IL-10 was initially characterized as a Th2-specific cytokine that inhibits IFN-y secretion by Th1 cells.1 Because IL-10 can also be produced by activated antigen presenting cells (APC) (macrophages, dendritic cells (DC) and B lymphocytes2-4) it was regarded as a candidate factor that could positively influence the development of Th2 cells and negatively regulate differentiation of Th1 cells. However, experimental data have failed to support this simplistic view of IL-10's effect on Th1/T2 polarization. As anticipated, when primed with model antigens (Ag) or pathogens known to induce Th1-type responses, IL-10-/- animals display highly augmented immune responses frequently associated with detrimental Th1-mediated pathology. For example, IL-10-/- mice infected with Toxoplasma gondii,5 Plasmodium chaubudi,6 or certain strains of Trypanozoma cruzi,7 have greatly elevated levels of IFN-y, IL-12 and TNF-a and reduced parasitemia, but substantially increased risk of death from a toxic shock-like syndrome compared to wild-type (WT) controls. Unexpectedly, however, IL-10-/- mice also display enhanced Th2 responses when either challenged with allergens or exposed to Th2-type pathogens.8-10 Together these findings show that IL-10 acts as a general negative regulator of CD4-dependent immune responses rather than a polarizing cytokine that influences Th1/Th2 commitment.
The inhibitory effect of IL-10 stems from its ability to down-regulate antigen-presenting functions of both macrophages and DC, the primary sources of Ag/MHC complexes during T cell priming.11,12 The indirect influence of IL-10 on Th cells has been further supported by the analysis of IL-10R expression. IL-10R is expressed by most hematopoietic cells.13 However, while its expression is down-regulated on activated CD4+ T lymphocytes,14 activation of monocytes is associated with an increase in IL-10R levels,15 providing the molecular basis for the IL-10 responsiveness of the latter but not the former cell population.
In the context of Th effector choice, an important aspect of IL-10 effects on APC is its ability to inhibit not only the expression of MHC class II and costimulatory molecules but also the secretion of cytokines and chemokines.12,16 Although the latter effect of IL-10 is not selective and affects most of the soluble mediators produced by activated macrophages and DC, its primary consequence is down-regulation of the Th1 development, because many of the monokines (e.g., IL-12, IL-18, IL-23 and IL-27) are IFN-y-inducible cytokines required for optimal Th1 differentiation.17 For the same reason, IL-10-treated macrophages or DC appear to be promoting Th2 development.18 In contrast to this differential effect on Th1/Th2 differentiation, the accumulation of mature Th1 and Th2 effectors at the site of inflammation can be equally affected by IL-10 since it down-regulates the production of both CC and CXC chemokines.19,20 In addition to inhibiting the production of cytokines and chemokines, IL-10 also enhances the expression of their natural antagonists by increasing the expression of either decoy (e.g., IL-1RA and chemokine receptors)21,2 or soluble (e.g., p55 and p75 TNFR) receptors23,24 that in turn potentiate IL-10's down-modulatory effects on APC functions.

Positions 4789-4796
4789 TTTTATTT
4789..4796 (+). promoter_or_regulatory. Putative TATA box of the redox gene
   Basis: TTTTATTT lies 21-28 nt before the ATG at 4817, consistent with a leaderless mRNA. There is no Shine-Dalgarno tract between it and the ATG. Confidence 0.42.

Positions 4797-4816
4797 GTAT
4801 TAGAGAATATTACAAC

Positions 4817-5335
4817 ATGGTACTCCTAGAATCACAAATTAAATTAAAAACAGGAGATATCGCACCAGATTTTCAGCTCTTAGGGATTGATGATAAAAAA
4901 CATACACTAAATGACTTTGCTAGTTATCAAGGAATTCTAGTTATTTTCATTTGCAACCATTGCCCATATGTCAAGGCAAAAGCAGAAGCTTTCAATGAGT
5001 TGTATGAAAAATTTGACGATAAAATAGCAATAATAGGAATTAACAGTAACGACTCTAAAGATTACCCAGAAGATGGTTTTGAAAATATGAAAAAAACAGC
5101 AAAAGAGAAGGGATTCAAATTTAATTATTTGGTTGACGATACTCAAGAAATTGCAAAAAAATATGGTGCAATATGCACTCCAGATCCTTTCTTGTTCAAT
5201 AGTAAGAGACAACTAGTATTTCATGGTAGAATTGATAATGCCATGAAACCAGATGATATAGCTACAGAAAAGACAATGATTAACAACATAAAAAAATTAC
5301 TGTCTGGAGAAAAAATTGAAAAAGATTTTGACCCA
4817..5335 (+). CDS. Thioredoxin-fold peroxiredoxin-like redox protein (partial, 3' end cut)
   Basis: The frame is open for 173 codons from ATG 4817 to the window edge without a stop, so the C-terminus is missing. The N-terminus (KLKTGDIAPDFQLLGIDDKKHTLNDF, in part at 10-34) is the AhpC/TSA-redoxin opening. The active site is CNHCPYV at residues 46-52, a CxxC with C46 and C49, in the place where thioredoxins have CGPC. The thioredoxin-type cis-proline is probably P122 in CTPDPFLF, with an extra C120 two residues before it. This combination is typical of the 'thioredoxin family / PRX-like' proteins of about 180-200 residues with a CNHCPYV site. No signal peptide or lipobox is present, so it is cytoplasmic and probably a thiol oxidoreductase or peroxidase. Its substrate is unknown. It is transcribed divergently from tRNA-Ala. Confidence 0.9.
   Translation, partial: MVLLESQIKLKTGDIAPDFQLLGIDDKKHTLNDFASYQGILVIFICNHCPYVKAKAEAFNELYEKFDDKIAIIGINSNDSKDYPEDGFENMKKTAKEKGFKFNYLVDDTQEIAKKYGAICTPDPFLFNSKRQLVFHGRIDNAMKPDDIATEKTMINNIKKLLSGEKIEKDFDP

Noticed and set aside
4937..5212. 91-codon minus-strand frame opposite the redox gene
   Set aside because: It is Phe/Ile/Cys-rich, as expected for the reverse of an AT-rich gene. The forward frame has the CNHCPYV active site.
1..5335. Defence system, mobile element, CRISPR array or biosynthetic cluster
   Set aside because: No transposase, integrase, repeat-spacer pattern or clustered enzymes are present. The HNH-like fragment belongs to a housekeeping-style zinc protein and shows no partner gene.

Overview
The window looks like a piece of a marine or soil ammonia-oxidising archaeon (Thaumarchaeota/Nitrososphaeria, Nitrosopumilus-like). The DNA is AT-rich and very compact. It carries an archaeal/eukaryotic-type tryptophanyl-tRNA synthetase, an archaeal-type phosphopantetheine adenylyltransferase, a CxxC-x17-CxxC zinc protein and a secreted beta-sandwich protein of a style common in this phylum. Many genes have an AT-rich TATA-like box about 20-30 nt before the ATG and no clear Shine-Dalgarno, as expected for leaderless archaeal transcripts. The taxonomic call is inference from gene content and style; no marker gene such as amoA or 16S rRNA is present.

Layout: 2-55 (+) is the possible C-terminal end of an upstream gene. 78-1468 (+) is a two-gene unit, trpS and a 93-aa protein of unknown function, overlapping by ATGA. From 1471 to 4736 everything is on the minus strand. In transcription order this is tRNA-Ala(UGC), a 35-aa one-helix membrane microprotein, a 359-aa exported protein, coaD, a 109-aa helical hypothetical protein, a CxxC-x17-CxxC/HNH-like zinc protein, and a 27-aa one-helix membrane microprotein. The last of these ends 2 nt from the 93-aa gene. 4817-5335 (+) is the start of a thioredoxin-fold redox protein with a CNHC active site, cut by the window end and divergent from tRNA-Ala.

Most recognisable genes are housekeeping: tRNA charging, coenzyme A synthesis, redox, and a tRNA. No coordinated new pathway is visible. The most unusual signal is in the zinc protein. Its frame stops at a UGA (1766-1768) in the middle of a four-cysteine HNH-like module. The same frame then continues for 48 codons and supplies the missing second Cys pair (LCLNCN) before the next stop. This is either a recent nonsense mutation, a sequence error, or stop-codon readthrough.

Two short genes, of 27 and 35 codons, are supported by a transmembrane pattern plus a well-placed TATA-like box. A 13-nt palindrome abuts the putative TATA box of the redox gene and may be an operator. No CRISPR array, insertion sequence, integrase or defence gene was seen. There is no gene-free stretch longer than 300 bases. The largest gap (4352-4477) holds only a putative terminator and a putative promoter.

Different IL-10-producing DC populations (e.g., from Peyer's patches25 and liver26) have been associated with the development ofTh2 responses. Recently, these observations have been extended by the findings that IL-10 is required for optimal development of Th2 cells by the CD8-CD11c+ subset of splenic DC.27 However, since IL-10 may selectively induce apoptosis of CD8a+ CD11c+ cells,27 this Th2 priming by IL-10 appears to be a result of a loss of
IL-12-producing DC and a subsequent lack of Th1 differentiation. In addition, while the particular DC subsets were not analyzed, naïve and Trichinella spiralis-infected IL-10 knockout (KO) mice display higher number of CD11c+ DC in mesenteric lymph nodes when compared to WT animals.28 Autocrine IL-10 has been shown to prevent spontaneous maturation of human DC in vitro and to limit LPS and CD40-induced maturation.29
While initially specifically associated with Th2 cells, the expression of IL-10 is now found in other Th subsets as well. When cultured in the presence of IL-10, murine bone marrow-derived DC promote development of IL-10+ CD4+ Treg lymphocytes.30 Moreover, similar to human Th1 cells, 31 murine Th1 lymphocytes may also coexpress IL-10. For example, "classical" mu-rine Th1 immune responses following infection with different intracellular pathogens (e.g., Brucella abortus, Borrelia burgdorferi, Leishmania major, T. gondii) include not only IFN-y+ CD4+ cells but also "nonclassical" Th1 lymphocytes that concomitantly produce IFN-y and IL-10 32-35
Thus, although the effect of IL-10 on Th1/Th2 effector choice is indirect and very complex (Fig. 1), IL-10 and IL-10R still represent attractive therapeutic targets for the manipulation of APC function aimed at both promoting or/and suppressing development of different types of CD4-dependent immune responses.36,37
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